Keeping the right employees

As part of my executive coaching assignments I often discuss the HR function’s strategic role in ensuring the right competence both short and long term. Not least in client discussions dealing with strategy implementation and management team development, the question of how to keep the personal that really sees as critical to business success this is one key question. Read more about this purpose below:

Recruiting the right employees and keeping the right employees matters, especially now.

A recent Society for Human Resource Management (SHRM) press release revealed the answer to the question of what people plan to do when the job market rebounds. The majority of the Human Resource (HR) professionals and managers surveyed agreed that turnover will rise significantly once the job market improves. Both groups felt that the job market will improve within the next year, according to the latest Job Recovery Survey.

The survey is produced by SHRM and, the free, executive career site of The Wall Street Journal, two of my personal favorite sites. The survey results include responses from 451 HR professionals and 300 managerial or executive employees.
“We’re surprised by the percentage of executive employees who say they plan to jump ship once hiring rebounds,” says Tony Lee, editor in chief/general manager of “And with 56 percent of HR professionals agreeing that turnover will rise, we’re interested to see what types of retention efforts those companies launch to keep their best employees on board.”

Employees cited the following three top reasons they would begin searching for a new job:
• 53 percent seek better compensation and benefits.
• 35 percent cited dissatisfaction with potential career development.
• 32 percent said they were ready for a new experience.

HR professionals were asked which programs or policies they use currently to help retain employees. The following three are the most common programs employers are using to retain employees:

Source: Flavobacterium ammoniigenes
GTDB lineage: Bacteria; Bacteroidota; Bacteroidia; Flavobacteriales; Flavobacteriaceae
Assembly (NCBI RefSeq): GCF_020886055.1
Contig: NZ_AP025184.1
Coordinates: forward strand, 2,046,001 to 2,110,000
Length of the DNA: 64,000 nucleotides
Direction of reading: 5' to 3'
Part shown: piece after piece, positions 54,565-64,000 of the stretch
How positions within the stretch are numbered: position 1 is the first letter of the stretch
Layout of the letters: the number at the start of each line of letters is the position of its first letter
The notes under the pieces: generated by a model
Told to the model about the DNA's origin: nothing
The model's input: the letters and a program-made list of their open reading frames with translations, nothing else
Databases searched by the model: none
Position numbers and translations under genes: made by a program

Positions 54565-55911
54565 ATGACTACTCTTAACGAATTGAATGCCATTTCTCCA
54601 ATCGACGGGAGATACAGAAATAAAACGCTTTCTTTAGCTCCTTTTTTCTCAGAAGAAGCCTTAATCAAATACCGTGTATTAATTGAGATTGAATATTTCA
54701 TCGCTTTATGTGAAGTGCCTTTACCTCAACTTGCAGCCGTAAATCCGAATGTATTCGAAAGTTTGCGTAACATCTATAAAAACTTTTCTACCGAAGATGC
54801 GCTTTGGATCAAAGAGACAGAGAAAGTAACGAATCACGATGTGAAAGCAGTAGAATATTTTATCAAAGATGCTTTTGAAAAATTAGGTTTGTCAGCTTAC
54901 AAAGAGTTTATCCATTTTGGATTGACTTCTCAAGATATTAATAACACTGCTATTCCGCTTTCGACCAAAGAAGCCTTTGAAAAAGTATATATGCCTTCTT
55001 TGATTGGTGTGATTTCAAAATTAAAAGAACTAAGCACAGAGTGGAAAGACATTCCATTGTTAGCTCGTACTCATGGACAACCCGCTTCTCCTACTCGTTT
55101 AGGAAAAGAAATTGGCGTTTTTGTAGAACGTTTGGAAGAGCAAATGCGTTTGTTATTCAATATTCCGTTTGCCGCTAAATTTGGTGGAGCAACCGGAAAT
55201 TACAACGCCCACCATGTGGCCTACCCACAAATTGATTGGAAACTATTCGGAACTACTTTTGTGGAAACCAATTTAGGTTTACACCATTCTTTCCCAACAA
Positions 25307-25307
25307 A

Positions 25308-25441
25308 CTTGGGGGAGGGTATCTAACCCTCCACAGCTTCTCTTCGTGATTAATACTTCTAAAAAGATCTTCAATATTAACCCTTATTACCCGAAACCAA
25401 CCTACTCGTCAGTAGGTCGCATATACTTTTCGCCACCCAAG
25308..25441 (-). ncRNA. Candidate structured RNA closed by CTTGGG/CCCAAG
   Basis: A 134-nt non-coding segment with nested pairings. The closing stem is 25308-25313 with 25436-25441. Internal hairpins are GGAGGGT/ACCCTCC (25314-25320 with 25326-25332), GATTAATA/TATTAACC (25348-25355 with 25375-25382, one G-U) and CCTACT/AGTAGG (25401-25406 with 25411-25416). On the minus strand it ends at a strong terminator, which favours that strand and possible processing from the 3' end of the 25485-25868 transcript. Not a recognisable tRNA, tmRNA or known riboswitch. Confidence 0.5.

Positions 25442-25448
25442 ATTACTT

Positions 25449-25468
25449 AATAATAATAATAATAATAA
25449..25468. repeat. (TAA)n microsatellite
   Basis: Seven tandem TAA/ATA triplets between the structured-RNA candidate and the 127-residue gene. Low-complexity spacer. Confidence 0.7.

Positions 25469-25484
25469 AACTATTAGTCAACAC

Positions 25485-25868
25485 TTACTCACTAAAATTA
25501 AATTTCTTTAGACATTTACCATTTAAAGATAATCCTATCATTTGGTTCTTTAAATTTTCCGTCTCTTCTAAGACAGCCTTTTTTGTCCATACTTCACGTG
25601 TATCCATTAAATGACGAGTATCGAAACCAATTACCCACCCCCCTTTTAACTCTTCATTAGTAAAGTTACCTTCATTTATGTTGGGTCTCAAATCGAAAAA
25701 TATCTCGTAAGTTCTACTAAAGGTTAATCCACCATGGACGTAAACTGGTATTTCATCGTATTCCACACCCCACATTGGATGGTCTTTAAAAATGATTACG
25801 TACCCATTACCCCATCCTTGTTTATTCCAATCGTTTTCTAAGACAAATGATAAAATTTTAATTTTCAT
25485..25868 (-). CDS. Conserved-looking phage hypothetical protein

• 62 percent provide tuition reimbursement.
• 60 percent offer competitive vacation and holiday benefits.
• 59 percent offer competitive salaries.

Most HR professionals surveyed (71 percent), in large organizations (those with more than 500 employees), thought it would be extremely likely or somewhat likely to experience an increase in voluntary turnover once the job market improves. Forty-one percent from small organizations (1-99 employees) said it was extremely likely or somewhat likely that turnover would increase. Fifty-three percent of respondents from medium organizations (between 100 and 499) thought the same.

In addition to the three retention tips offered by HR professionals in the survey, competitive salary, competitive vacation and holidays and tuition reimbursement, these are your key retention strategies. (If you think they read like the Golden Rule, you’re right they do.) And, they’re also common-sense, basic and incredibly hard to find in organizations today.
• Select the right people in the first place through behavior-based testing and competency screening. The right person, in the right seat, on the right bus is the starting point.
• Offer an attractive, competitive, benefits package with components such as life insurance, disability insurance and flexible hours.
• Provide opportunities for people to share their knowledge via training sessions, presentations, mentoring others and team assignments.
• Demonstrate respect for employees at all times. Listen to them deeply; use their ideas; never ridicule or shame them.
• Offer performance feedback and praise good efforts and results.
• People want to enjoy their work. Make work fun. Engage and employ the special talents of each individual.
• Enable employees to balance work and life. Allow flexible starting times, core business hours and flexible ending times. (Yes, his son’s soccer game is important.)
• Involve employees in decisions that affect their jobs and the overall direction of the company whenever possible.
• Recognize excellent performance, and especially, link pay to performance.
• Base the upside of bonus potential on the success of both the employee and the company and make it limitless within company parameters. (As an example, pay ten percent of corporate profits to employees.)
• Recognize and celebrate success. Mark their passage as important goals are achieved.
• Staff adequately so overtime is minimized for those who don’t want it and people don’t wear themselves out.
• Nurture and celebrate organization traditions. Have a costume party every Halloween. Run a food collection drive every November. Pick a mmonthly charity to help. Have an annual company dinner at a fancy hotel.
• Provide opportunities within the company for cross-training and career progression. People like to know that they have room for career movement.
• Provide the opportunity for career and personal growth through training and education, challengine assignments and more.
• Communicate goals, roles and responsibilities so people know what is expected and feel like part of the in-crowd.
• According to research by the Gallup organization, encourage employees to have good, even best, friends, at work.

Now that you have the list, why not work to make your organization one of the few, the best, that truly honor and appreciate employees. If you treat your employees wonderfully, you will never lose them.

Source:, April 2012

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